How a Deadly Explosive, When 3D Printed, Could Be Life-Saving

People who are digging up unexploded ordinances sometimes don't know how to handle them. Could these replicas change that?
Chris Natt

Things made with 3D-printers tend to fall into two broad categories: one is silly bordering on useless -- incredibly detailed chess pieces, a mug that looks surprised, a mask that looks like Tom Hanks, what have you.

The other is live-saving bordering on from the future, like the idea that we might soon have 3D-printed organs.

Here's one for the second category: 3D-printed replicas of landmines, which British design engineer Chris Natt hopes can help train landmine clearers to better unearth and disable the explosives.

Natt has made four precise plastic models of the most common types of munitions that kill and maim an estimated 15,000 to 20,000 people a year across more than 80 different countries. (A 3D printer can create replicas of solid objects by squeezing molten material -- usually plastic -- in layers through a tip, kind of like cupcake frosting.)

Chris Natt

Buried land mines are usually relics of armed conflicts, and the people clearing them are sometimes untrained or barely literate. There are different types of demining tools for different terrains, but some consist of little more than metal detectors and trowels, he said. Natt estimates that around 100 deminers have been killed or injured each year since 1999, and he aims to familiarize people in mine-filled areas with these obscure, deadly objects.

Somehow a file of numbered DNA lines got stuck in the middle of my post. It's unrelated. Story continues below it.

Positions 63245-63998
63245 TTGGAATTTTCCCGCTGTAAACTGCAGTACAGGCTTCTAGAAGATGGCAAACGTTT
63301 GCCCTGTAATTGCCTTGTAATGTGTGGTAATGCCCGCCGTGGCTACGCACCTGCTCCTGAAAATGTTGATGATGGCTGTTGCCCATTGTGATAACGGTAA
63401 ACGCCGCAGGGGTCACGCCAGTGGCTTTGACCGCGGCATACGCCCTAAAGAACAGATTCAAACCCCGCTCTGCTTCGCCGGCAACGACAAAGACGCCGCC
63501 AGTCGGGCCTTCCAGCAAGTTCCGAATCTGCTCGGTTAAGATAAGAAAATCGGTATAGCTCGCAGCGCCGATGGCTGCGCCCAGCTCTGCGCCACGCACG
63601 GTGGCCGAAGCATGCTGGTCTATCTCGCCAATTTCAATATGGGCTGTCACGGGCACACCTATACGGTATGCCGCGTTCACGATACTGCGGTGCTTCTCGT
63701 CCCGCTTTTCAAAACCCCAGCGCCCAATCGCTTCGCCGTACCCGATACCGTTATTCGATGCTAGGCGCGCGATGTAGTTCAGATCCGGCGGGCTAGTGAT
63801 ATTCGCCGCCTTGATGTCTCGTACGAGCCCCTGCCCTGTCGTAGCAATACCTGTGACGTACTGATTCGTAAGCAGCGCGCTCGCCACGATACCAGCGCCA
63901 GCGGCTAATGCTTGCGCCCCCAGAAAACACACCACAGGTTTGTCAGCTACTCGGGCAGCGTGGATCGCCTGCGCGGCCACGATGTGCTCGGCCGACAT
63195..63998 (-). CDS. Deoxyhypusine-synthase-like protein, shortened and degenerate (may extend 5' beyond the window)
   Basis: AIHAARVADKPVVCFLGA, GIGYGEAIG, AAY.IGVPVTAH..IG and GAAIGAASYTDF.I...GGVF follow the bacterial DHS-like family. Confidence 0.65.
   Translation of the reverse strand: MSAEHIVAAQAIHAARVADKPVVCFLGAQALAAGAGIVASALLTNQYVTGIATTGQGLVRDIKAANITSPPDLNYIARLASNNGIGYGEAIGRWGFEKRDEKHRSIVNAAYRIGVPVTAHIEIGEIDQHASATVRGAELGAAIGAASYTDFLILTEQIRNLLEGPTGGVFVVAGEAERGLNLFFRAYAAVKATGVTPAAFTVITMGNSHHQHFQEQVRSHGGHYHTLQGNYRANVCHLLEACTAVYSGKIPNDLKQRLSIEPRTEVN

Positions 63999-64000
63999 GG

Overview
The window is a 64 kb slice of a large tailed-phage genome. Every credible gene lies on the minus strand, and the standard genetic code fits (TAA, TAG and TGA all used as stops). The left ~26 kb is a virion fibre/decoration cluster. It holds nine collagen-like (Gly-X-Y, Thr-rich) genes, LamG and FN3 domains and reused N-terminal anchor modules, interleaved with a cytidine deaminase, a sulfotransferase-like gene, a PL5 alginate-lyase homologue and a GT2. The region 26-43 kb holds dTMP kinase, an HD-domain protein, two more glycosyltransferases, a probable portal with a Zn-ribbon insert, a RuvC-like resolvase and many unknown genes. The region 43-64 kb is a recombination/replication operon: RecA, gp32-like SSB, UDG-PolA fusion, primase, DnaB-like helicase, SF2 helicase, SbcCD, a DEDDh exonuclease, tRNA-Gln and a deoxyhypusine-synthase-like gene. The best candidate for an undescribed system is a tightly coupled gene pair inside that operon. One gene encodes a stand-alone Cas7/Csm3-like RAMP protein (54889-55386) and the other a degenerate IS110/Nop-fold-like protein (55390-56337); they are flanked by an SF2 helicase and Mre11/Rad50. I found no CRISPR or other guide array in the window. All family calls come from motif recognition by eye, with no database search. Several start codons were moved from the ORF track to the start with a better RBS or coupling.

His dummy mines are equipped with sound and light systems that go off when the mine is handled too aggressively or is uncovered in the wrong way.

"At the moment, the tools we have are sheets of paper with pictures on them," Natt, who works at the Royal College of Art and Imperial College, told me. "Part of this is educating them about the risks of the mine without having lots of literature. It demonstrates the unpredictability of what mines are like."

He admits that the 3D-printing aspect of his work is more of a useful prototyping technique and a gimmick -- if the devices were actually used in the field, they'd have to be mass produced in a cheaper, more efficient way.

The other stages of his project include a massive infographic detailing how landmines work, followed by an attempt to create better, more "blastproof" demining tools. According to Natt, the existing implements don't adequately protect workers if the mine detonates.

"If you had an extra foot and a half [on the tool] and made sure the hands and organs were outside the blast radius," he said, "theoretically they could walk away from a blast with their hands."

h/t New Scientist

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Olga Khazan is an associate editor at The Atlantic, where she covers health.

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